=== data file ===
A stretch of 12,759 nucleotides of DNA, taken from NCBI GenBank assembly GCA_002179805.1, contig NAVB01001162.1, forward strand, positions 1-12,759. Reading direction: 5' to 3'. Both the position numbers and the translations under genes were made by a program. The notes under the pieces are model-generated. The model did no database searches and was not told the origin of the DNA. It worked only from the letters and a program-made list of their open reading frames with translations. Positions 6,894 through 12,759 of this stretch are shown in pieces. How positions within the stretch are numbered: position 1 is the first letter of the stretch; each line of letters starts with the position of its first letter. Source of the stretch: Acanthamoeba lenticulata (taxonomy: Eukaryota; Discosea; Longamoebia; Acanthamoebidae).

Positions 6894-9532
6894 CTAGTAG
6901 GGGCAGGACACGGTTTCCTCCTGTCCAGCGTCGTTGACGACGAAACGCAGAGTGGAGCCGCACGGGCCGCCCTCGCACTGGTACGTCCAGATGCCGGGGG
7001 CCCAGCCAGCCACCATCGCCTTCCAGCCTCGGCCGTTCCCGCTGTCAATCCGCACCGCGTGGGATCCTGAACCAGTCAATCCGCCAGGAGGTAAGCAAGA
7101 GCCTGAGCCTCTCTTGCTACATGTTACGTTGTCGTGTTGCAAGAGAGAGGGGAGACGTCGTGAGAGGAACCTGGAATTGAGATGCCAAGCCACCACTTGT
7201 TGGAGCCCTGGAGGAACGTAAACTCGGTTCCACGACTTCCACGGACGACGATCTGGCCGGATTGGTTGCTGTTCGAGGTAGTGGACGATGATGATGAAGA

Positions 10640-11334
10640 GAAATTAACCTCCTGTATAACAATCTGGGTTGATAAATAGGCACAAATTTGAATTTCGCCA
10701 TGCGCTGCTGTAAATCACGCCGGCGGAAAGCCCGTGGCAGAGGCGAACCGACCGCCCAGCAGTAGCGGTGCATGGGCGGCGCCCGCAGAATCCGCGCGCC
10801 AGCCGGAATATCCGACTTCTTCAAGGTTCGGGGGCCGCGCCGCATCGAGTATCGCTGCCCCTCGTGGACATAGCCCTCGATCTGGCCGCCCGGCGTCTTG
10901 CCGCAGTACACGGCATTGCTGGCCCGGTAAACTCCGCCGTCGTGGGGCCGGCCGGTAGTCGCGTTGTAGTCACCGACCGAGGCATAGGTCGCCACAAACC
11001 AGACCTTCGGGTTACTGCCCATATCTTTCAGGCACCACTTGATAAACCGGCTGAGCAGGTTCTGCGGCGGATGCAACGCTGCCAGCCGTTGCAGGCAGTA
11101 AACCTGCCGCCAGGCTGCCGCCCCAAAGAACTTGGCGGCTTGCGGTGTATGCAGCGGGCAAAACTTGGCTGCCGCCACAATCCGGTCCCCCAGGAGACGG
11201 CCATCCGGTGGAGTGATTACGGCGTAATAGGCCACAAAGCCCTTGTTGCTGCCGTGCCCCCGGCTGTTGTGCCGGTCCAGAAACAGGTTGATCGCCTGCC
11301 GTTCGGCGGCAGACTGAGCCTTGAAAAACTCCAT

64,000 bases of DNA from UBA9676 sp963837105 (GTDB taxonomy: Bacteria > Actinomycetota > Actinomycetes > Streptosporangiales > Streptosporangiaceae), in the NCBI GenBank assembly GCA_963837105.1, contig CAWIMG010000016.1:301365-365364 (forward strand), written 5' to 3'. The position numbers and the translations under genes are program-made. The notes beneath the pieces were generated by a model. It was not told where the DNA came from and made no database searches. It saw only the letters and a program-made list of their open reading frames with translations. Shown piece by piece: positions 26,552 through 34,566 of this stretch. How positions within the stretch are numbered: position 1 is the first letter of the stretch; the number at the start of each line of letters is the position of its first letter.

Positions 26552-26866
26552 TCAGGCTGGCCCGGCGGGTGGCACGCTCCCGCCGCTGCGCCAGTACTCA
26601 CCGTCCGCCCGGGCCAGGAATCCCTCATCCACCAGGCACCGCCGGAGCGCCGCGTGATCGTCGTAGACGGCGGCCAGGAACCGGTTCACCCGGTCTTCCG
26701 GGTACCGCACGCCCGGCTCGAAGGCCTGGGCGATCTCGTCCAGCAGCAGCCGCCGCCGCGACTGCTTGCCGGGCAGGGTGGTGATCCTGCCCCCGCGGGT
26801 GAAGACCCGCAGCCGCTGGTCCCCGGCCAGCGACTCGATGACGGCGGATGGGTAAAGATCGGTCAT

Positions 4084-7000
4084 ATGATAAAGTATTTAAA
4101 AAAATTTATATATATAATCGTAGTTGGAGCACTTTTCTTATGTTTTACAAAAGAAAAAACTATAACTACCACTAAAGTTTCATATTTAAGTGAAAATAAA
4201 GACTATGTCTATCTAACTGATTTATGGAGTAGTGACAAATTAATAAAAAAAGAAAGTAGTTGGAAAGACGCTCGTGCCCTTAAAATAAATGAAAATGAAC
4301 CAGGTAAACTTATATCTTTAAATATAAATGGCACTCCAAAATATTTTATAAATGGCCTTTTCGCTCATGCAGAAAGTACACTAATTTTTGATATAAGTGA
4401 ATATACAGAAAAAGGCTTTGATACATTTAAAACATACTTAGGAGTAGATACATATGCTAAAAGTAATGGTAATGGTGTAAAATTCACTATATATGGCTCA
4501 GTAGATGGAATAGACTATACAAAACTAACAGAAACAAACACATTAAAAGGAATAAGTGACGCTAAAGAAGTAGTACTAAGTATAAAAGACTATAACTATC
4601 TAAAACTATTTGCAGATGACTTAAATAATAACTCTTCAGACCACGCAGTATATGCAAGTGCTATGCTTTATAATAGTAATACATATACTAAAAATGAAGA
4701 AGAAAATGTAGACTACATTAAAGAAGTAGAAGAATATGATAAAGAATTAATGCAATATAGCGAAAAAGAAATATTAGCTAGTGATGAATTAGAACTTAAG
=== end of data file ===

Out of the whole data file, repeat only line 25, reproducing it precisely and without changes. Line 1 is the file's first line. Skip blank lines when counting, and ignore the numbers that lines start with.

4101 AAAATTTATATATATAATCGTAGTTGGAGCACTTTTCTTATGTTTTACAAAAGAAAAAACTATAACTACCACTAAAGTTTCATATTTAAGTGAAAATAAA